Woman Who Slept in Her Mascara Every Night For 25 Years Has To Have Emergency Surgery

After a long night out or a tough day at work it can be tempting to crash into bed with a full face of makeup on. But the case of a woman who underwent surgery to remove calcified lumps of mascara from her eyelids is a stark reminder that being careless can pose a serious risk to your health.

Theresa Lynch visited her doctor because she constantly felt as if something was in her eye.

As the doctor questioned Lynch about her eye health, she admitted that she had used mascara heavily on her eyelashes for more than 25 years without removing it properly, according to a case study published in the journal of the American Academy of Ophthalmology.

Doctors were forced to operate on the 50-year-old to remove a number of calcified lumps from beneath her eyelid, she told the Daily Mail Australia.

Lynch, who was originally from Maryland but now lives in Australia, told the news website: "I had fallen into a bad habit of wearing a lot of makeup and not washing it off. I should never have let it get this far."

A woman complained of the sensation of something being in her eye after not removing her mascara properly. Getty Images

By flipping up her eyelid, an ophthalmologist revealed a series of black dots called subconjunctival concretions and found the clear, thin membrane which covers the inside of the eyelids and the eye had eroded slightly. Lynch was also suffering from a chronic infection called follicular conjunctivitis.

Dr. Dana Robaei, the author of the case report and consultant ophthalmologist at Forest Eye Surgery near Sydney, Australia, said her patient risked going blind if the scratch on the surface had become infected, although that would have been unlikely. However, Lynch has suffered permanent scarring to her eyelid and the surface of her cornea.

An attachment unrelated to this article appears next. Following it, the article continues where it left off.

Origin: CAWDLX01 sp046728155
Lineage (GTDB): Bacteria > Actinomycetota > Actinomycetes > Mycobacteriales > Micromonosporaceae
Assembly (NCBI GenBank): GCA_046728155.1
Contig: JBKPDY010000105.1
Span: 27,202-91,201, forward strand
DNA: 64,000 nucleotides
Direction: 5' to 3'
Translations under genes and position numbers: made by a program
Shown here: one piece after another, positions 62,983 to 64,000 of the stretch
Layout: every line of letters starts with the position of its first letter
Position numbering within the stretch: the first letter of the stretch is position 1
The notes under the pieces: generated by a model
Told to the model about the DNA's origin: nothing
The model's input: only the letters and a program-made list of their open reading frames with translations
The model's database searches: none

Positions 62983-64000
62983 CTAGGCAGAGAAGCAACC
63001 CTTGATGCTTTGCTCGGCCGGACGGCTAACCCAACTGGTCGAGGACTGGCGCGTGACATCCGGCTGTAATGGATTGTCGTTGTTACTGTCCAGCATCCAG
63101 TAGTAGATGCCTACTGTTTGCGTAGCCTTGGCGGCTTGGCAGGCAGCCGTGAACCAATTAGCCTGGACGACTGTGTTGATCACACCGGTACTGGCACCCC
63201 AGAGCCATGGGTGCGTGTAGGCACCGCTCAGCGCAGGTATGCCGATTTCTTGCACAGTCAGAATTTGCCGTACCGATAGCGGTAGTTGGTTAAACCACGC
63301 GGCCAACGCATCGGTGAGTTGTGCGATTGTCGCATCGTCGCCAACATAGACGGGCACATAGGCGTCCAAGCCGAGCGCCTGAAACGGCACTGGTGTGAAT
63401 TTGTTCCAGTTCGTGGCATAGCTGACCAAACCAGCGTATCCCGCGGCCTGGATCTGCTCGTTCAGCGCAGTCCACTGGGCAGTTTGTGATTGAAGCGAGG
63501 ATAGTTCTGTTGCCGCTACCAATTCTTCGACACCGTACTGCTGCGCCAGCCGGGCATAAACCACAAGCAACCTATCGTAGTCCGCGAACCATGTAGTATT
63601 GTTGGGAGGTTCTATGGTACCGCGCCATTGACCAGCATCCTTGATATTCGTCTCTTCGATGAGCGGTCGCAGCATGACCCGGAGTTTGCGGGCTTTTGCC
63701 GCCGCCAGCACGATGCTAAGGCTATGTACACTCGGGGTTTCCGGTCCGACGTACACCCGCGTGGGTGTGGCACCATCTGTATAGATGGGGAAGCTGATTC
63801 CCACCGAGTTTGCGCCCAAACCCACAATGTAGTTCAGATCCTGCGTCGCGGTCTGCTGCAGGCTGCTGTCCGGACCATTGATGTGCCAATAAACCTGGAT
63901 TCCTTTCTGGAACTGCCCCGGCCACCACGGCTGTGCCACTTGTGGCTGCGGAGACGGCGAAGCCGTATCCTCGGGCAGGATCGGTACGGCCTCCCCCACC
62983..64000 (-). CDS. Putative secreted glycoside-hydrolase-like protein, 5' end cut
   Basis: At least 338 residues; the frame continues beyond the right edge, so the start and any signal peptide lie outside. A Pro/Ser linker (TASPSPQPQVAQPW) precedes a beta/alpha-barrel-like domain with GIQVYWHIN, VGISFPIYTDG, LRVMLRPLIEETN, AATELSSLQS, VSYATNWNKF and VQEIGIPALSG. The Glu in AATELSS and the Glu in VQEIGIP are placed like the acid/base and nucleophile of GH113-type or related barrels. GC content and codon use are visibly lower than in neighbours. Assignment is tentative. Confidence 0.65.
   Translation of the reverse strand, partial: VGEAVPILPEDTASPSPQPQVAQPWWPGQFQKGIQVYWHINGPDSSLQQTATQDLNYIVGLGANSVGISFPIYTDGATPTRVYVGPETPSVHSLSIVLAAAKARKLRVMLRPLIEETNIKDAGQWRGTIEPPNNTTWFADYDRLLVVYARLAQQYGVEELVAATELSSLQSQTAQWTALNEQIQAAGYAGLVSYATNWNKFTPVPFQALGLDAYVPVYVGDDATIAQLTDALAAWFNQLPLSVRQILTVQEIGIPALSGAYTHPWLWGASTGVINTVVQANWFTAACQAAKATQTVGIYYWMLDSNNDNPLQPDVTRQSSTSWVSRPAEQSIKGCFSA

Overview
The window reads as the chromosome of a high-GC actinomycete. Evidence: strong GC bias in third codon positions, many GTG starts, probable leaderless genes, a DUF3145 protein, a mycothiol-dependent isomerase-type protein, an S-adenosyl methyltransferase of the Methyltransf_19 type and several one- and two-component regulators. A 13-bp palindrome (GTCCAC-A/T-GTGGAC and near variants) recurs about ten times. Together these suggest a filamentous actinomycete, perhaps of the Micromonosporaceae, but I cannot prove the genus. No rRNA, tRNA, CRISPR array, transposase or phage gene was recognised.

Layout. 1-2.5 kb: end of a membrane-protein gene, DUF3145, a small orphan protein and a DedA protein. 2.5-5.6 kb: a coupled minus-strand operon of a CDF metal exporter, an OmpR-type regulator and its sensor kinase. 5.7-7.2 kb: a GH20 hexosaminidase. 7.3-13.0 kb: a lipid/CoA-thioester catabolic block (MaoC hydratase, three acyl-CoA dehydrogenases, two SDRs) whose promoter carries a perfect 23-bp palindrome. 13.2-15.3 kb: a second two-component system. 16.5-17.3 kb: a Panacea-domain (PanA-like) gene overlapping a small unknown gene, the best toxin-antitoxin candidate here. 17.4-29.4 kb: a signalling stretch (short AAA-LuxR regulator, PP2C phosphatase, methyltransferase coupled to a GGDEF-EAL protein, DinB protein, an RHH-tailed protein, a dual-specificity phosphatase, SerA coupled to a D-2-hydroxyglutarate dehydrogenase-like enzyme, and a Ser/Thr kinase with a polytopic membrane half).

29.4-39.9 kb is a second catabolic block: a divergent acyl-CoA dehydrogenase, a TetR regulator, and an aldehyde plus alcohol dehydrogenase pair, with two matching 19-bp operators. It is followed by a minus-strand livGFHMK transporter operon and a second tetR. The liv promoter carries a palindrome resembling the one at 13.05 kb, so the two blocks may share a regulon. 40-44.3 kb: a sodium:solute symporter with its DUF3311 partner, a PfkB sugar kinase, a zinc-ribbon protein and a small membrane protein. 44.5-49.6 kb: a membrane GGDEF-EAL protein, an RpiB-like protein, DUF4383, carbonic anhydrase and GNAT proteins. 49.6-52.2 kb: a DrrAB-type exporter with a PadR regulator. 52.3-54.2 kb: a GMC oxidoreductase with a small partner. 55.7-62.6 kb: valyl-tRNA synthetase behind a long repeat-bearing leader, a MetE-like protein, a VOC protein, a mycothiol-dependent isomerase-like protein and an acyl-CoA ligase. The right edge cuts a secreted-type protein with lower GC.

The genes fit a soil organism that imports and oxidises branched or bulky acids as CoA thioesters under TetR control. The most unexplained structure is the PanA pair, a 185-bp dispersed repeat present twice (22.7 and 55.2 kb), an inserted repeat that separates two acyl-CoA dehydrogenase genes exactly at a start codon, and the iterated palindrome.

A woman underwent surgery after mascara deposited under her eyelid. American Academy of Opthamology

Professor John Dart, of the UCL Institute of Ophthalmology told Newsweek this is the first known case of mascara causing such serious inflammation in the eye.

"Mascara, like many cosmetics, contains a lot of components, many of which are potentially toxic: Carbon black or iron oxide pigment to darken lashes; a polymer to form a film that coats lashes; a preservative; and thickening waxes or oils such as lanolin, mineral oil, paraffin, petrolatum, castor oil, carnauba wax, and candelilla wax," he explained.

It was "surprising" there are so few reported cases of complications caused by mascara use, said Dart.

"Mascara may harbor bacteria, and unpleasant and potentially serious eye infections have been reported. It is probably not a good idea to keep mascara for a long time after opening or to share the use with others given the small risk of infection," he said.

However, sleeping with makeup on for one night is unlikely to damage the eye, he said, and those worried should take a "common sense" approach to removing their makeup.